• 2012: Toppenlånet loan - a private, short term loan to individuals  - launched in Sweden. At the end of 2012 it was named Loan of the Year by the magazine Privata Affärer.

These guys wouldn’t be able to compete with say IKBR in terms of best execution and the absolute lowest price, but their target customer is completely different and much less sophisticated and it doesn’t matter all that much that they can’t offer «randomized iceberg» execution at 0.2 BPS/trade or advanced option analytics. And since I’m not worried about IBKR, I’m obviously not worried by e.g. DeGiro/DeZiro or other inferior trading platforms.

Again: this business is reliant on Nordnet being a transparent, easy to use savings platform, not a high powered, best-in class trading platform, because that’s what the regular savings client is looking for. That’s how Nordnet will continue to build scale and create value for us as shareholders over time.



Valuation – base case assumptions


I assume an earnings growth rate of 6% and a ROE of about 18% (the 10 yr average) in the forecast period after 2015. I further assume the market assigns a fair P/B multiple to the stock at the end of the holding period (2018). This is equivalent to expecting the market to value Nordnet at 16x 2018 EPS at that point (seems reasonable).

My base case yields a value of 45 SEK by 2018, including the discounted value of estimated dividends.


Fair P/B = (ROEn-Gn)/(DR-Gn)





Normalized ROE (ROEn)

20 %

18 %

18 %

18 %

Normalized growth rate (Gn)

6 %

6 %

6 %

6 %

Discount rate (DR)

10 %

10 %

10 %

10 %






Fair P/B multiple





Book value year end





Fair market value of book equity










Net income





Dividends paid (60% of NP)





Retainable earnings















No shares outstanding





Fair value per share 2018















Dividend contribution (60% P-O-R)





Discounted value of dividends










Total fair value 2018





Bull case: Using the same methodology, but with a 22% ROE (slight expansion from 2015), I get 61 SEK/share.

Bear case: ROE contracts to 13% (historical bottom levels) and stays there. Market values NN at 12x EPS in 2018.

  • Probability weighting these scenarios, I end up with a fair value estimate of 45 SEK including dividends.





Bear case: 12x 2015 EPS @ 13% avg ROE + dividends


20 %

Base case - fair P/Bx on 2018 equity w/ 18% avg ROE + dividends


50 %

Bull case - fair P/Bx on 2018 equity w/ 22% ROE + dividends


30 %

Probability weighted fair value estimate


100 %

The P&L could look something like this if my previously listed assumptions  hold water:



Simplified base case P&L




Management, company culture and ownership


The CEO of Nordnet is Håkan Nyberg, who joined Nordnet in 2012 after being CEO of Entercard International and prior to that head of Swedbank’s internet banking activities. He has a MSc in Applied Mathematics from the Royal Institute of Technology in Sweden. Other members of management seem competent and trustworthy as well.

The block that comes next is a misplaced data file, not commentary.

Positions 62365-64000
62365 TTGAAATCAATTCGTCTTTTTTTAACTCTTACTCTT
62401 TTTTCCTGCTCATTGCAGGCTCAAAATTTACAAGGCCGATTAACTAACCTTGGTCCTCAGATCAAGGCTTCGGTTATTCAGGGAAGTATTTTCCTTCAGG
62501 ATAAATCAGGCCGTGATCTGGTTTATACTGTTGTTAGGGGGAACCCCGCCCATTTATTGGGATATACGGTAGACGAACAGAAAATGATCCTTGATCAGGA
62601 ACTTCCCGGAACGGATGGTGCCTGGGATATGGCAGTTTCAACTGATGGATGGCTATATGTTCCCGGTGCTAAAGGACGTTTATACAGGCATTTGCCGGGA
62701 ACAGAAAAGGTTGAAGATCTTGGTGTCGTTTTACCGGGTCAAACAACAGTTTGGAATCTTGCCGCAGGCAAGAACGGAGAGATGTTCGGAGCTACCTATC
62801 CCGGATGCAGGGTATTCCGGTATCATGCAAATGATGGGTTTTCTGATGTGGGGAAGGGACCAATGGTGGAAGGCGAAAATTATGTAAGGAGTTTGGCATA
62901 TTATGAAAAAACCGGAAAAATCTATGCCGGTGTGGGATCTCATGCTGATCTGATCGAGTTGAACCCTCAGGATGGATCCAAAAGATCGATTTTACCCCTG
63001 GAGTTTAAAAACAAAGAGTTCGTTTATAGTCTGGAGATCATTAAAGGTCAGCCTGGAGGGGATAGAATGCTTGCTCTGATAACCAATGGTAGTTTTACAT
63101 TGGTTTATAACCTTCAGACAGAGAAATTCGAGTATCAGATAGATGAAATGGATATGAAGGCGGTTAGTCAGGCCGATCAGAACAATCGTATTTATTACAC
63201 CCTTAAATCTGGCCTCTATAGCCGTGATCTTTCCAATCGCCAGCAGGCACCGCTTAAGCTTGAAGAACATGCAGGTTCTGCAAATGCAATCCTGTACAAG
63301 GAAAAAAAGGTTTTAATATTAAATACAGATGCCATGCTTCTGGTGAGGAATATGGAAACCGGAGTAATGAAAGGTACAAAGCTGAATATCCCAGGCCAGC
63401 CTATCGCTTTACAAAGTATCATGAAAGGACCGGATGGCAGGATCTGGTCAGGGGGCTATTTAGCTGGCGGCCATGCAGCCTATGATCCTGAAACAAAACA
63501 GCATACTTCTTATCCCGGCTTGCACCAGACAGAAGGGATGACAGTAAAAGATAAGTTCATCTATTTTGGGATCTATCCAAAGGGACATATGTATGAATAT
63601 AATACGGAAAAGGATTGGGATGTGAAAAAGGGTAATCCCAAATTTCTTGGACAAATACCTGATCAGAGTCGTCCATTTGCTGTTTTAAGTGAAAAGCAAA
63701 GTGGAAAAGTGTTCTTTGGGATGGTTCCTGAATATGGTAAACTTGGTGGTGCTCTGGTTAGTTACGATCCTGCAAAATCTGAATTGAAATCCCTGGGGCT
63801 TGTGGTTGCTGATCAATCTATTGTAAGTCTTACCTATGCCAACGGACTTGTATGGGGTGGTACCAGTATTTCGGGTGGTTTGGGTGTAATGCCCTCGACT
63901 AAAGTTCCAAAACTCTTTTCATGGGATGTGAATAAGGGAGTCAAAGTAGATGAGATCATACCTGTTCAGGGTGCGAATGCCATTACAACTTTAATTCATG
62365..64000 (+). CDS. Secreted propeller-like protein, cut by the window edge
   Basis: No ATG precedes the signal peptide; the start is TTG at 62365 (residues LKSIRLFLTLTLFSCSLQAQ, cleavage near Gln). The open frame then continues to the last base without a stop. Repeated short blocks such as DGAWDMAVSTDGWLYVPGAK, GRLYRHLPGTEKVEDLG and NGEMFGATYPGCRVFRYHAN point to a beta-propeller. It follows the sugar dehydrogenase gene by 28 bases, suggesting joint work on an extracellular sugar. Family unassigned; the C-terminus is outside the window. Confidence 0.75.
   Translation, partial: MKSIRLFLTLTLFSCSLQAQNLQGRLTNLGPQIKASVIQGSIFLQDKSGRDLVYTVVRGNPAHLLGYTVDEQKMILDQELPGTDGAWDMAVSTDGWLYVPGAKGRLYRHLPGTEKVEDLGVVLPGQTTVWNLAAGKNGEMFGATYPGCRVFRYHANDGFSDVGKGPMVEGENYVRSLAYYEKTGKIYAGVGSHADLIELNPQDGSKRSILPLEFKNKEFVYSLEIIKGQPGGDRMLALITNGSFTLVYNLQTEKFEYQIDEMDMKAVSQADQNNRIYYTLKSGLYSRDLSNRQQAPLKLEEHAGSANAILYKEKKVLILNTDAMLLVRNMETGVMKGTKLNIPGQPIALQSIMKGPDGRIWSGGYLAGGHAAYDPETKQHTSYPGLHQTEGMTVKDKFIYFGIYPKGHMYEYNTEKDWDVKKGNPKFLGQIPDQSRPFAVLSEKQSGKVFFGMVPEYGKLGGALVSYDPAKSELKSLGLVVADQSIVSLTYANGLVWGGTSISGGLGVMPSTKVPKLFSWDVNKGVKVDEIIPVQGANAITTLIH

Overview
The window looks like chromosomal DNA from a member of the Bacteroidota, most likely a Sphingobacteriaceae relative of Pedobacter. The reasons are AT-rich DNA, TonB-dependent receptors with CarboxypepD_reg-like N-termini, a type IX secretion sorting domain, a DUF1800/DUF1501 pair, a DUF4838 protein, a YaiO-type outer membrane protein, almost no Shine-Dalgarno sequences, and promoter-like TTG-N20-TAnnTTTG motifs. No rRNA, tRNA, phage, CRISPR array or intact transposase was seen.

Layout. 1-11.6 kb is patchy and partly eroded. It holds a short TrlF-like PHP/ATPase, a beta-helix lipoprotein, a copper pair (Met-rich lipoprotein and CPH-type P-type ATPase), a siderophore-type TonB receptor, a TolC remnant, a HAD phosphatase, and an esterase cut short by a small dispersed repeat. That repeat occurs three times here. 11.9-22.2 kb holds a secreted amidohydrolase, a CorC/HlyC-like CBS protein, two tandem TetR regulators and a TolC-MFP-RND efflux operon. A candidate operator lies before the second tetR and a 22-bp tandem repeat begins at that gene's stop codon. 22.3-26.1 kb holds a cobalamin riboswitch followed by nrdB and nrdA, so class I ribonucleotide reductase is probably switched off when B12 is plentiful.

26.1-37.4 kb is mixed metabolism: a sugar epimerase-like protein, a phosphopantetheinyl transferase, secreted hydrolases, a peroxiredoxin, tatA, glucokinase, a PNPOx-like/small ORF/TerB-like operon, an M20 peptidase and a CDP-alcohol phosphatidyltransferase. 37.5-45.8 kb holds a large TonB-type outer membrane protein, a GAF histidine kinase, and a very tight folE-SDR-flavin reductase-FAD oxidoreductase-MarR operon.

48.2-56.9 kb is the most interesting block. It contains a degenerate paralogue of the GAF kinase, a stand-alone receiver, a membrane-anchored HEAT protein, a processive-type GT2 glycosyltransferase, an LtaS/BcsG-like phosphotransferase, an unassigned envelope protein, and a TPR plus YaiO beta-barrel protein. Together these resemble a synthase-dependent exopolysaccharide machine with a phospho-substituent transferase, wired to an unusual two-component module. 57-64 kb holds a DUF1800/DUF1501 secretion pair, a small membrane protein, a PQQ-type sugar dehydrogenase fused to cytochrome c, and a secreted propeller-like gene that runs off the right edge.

Remuneration of the management team is reasonable (very low by American standards), with the CEO receiving 350 000 SEK pr month in fixed pay. There is also a variable element which depends on pre-agreed profit related performance targets. Details on this can be found in the links below.

35 central employees are incentivized through long term performance related share programs in total.

The only negative here is that I would have liked the team to own much more shares: the CEO owns a puny 20 000 shares, and the CFO owns only 25 000 as well.


The family that controls the board owns most of the company

The board, however, owns >50% of the company in total. The Dinkelspiel family is one of the most powerful families in Sweden and controls the board with the chairman and two other board members. Jan Dinkelspiel (not on the board) has worked at Nordnet for 6 years, and has been country head in both Finland and Sweden. The Dinkelspiels own Nordnet privately (there are many of them) and through E. Öhman J:or AB, the parent company of the Oehman Group, which has been involved in banking and asset management since the early 1900’s. They are long term strategic owners with no intention of selling as far as I know.

I’m including this from the AR as there have been no interesting developments in the shareholder structure since year-end.



Company culture


I’m generally wary of the concept of company culture – very few companies actually have one and if it does exist it can be bad as well as good for shareholders. But at the same time, when you do encounter truly positive company cultures, where the underlying principles are sound, the employees drink the company kool-aid with relish and it works, it’s potentially very valuable for the long term shareholder and something to take note of.